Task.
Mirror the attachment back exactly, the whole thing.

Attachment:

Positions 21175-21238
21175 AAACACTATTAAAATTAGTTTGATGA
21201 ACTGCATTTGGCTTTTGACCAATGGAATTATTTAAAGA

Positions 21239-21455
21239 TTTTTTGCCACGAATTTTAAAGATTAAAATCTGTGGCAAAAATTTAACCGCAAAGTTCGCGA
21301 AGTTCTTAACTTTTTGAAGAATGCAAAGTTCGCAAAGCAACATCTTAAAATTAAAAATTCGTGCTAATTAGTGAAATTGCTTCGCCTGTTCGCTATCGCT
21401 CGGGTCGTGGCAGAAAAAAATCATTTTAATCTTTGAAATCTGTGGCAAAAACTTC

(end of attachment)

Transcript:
Positions 21175-21238
21175 AAACACTATTAAAATTAGTTTGATGA
21201 ACTGCATTTGGCTTTTGACCAATGGAATTATTTAAAGA

Positions 21239-21455
21239 TTTTTTGCCACGAATTTTAAAGATTAAAATCTGTGGCAAAAATTTAACCGCAAAGTTCGCGA
21301 AGTTCTTAACTTTTTGAAGAATGCAAAGTTCGCAAAGCAACATCTTAAAATTAAAAATTCGTGCTAATTAGTGAAATTGCTTCGCCTGTTCGCTATCGCT
21401 CGGGTCGTGGCAGAAAAAAATCATTTTAATCTTTGAAATCTGTGGCAAAAACTTC